1. I completely agree. It was the Intel-powered Windows compatibility that finally gave corporate IT wonks a reason to let employees pick Macs for enterprise. Further, many people (myself included) love that the Mac can run nearly any operating system for the ultimate cross-platform workstation. It’s part of what makes the extra expense for a Mac very much worth it.

      I may run OS X 95% of the time, but native Windows support is really critical for me, and no I don’t want a stupid Windows box sitting around just for the rare occasion I need it. Windows is like 4-wheel drive to me: I hardly ever need it, but if when I do, I have it, and life is good.

      Some day, I might not really need Windows. That time isn’t here. Yet.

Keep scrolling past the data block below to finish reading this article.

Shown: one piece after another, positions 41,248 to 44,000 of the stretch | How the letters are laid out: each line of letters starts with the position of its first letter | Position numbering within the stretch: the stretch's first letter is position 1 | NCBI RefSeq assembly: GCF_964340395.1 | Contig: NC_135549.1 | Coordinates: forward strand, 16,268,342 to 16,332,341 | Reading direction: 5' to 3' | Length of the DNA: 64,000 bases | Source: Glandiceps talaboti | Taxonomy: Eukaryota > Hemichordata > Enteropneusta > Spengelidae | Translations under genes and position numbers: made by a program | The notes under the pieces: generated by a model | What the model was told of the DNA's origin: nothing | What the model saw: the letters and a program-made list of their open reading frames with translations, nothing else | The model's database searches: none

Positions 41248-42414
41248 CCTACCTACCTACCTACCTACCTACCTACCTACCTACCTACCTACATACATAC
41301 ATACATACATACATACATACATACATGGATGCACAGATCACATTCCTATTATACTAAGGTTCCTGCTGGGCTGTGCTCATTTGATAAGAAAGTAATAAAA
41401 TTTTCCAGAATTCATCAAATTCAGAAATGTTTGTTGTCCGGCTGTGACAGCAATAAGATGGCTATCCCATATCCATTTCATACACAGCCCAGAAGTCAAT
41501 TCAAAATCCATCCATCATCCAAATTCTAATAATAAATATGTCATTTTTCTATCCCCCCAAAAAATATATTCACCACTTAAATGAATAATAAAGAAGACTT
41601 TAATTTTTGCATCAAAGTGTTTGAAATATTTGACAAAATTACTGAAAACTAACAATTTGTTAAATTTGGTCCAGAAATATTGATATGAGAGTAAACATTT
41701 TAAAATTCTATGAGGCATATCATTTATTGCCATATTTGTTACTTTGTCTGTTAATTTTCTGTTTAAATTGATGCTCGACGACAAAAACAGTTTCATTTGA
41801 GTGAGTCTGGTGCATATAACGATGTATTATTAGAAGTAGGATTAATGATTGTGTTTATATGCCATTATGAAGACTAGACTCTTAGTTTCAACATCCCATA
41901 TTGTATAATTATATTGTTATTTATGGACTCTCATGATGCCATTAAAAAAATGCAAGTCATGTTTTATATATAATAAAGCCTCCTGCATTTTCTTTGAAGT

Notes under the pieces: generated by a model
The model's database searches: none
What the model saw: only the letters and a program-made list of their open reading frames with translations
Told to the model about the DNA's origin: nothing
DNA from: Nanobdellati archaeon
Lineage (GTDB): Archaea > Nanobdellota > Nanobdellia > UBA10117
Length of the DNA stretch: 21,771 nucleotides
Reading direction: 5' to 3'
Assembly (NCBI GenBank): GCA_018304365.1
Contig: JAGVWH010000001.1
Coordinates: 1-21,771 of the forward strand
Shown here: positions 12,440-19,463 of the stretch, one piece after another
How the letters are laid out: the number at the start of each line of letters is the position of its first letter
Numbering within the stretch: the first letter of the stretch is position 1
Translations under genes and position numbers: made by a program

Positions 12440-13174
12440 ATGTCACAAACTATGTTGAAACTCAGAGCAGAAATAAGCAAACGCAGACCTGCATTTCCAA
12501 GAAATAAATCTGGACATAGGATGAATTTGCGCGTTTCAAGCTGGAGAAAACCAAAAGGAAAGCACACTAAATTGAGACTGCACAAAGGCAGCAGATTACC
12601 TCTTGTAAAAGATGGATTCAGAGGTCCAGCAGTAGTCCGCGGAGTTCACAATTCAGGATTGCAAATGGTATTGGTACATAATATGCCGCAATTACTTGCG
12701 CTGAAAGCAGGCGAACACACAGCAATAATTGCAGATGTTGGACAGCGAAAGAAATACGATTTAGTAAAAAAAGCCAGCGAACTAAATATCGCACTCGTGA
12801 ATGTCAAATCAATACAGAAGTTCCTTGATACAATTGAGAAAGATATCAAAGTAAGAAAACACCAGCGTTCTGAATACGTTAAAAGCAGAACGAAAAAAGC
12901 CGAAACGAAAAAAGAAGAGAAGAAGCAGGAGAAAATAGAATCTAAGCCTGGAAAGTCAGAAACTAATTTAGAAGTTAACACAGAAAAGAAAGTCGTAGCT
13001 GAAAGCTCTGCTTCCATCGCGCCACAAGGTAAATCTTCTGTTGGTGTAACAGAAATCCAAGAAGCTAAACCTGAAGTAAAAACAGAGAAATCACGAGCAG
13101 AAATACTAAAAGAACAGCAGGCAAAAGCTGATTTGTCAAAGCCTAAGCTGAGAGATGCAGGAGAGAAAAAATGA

2. Agreed. I just sold two MacBook Pros this afternoon because of Bootcamp. Without that ability to boot into Windows, and the hyper-efficient hypervisor environments, I know many people would before forced to stay with Windows. I hope Apple sticks with Intel for desktops and laptops.

      1. I don’t see this as a problem in the future for two reasons:
        1. at the rate of shrinking chips and continued increase in computational power, within 5 years at the most, an iPad mini will be able to run a virtual Windows faster than Bootcamp today in an MBPro.
        2. Windows will probably be a niche/limited vertical market by then!

        1. I doubt it. Not cross architecture. It will be like the old Virtual PC days where you have to write an entire processor emulator upon which to run Windows. Virtual PC was so bad it did more to convince people to switch from MAC to PC than any other single source. Since the Mac currently runs on Intel, software like Parallels only has to provide a very small layer between the primary OS and the host computer, and with Bootcamp, running the OS natively can’t be beat.

      1. Yes… but Windows RT won’t run any legacy x86/x64 apps so, its totally useless to this matter.